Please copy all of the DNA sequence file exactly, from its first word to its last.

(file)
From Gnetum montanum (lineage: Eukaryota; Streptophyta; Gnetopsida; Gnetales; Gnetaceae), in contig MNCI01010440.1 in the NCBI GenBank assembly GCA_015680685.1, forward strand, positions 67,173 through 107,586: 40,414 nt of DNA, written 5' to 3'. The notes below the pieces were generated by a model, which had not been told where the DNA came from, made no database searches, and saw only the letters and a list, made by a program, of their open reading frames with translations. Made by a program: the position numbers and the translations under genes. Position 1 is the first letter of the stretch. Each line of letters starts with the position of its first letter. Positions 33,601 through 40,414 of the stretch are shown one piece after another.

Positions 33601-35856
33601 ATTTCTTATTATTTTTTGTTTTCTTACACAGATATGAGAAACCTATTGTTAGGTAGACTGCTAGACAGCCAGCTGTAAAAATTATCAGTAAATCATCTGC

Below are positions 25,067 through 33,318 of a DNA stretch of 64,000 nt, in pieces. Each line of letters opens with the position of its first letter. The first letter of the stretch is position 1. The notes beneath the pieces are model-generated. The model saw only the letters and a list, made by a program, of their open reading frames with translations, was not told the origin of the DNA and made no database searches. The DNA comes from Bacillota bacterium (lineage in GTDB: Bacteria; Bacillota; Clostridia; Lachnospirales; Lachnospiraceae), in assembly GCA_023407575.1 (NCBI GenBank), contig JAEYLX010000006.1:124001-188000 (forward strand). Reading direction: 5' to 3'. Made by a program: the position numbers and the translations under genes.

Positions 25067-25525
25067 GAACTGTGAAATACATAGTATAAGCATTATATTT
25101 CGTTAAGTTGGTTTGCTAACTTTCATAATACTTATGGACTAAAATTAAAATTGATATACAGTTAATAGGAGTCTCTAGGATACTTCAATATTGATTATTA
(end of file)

From Gnetum montanum (lineage: Eukaryota; Streptophyta; Gnetopsida; Gnetales; Gnetaceae), in contig MNCI01010440.1 in the NCBI GenBank assembly GCA_015680685.1, forward strand, positions 67,173 through 107,586: 40,414 nt of DNA, written 5' to 3'. The notes below the pieces were generated by a model, which had not been told where the DNA came from, made no database searches, and saw only the letters and a list, made by a program, of their open reading frames with translations. Made by a program: the position numbers and the translations under genes. Position 1 is the first letter of the stretch. Each line of letters starts with the position of its first letter. Positions 33,601 through 40,414 of the stretch are shown one piece after another.

Positions 33601-35856
33601 ATTTCTTATTATTTTTTGTTTTCTTACACAGATATGAGAAACCTATTGTTAGGTAGACTGCTAGACAGCCAGCTGTAAAAATTATCAGTAAATCATCTGC

Below are positions 25,067 through 33,318 of a DNA stretch of 64,000 nt, in pieces. Each line of letters opens with the position of its first letter. The first letter of the stretch is position 1. The notes beneath the pieces are model-generated. The model saw only the letters and a list, made by a program, of their open reading frames with translations, was not told the origin of the DNA and made no database searches. The DNA comes from Bacillota bacterium (lineage in GTDB: Bacteria; Bacillota; Clostridia; Lachnospirales; Lachnospiraceae), in assembly GCA_023407575.1 (NCBI GenBank), contig JAEYLX010000006.1:124001-188000 (forward strand). Reading direction: 5' to 3'. Made by a program: the position numbers and the translations under genes.

Positions 25067-25525
25067 GAACTGTGAAATACATAGTATAAGCATTATATTT
25101 CGTTAAGTTGGTTTGCTAACTTTCATAATACTTATGGACTAAAATTAAAATTGATATACAGTTAATAGGAGTCTCTAGGATACTTCAATATTGATTATTA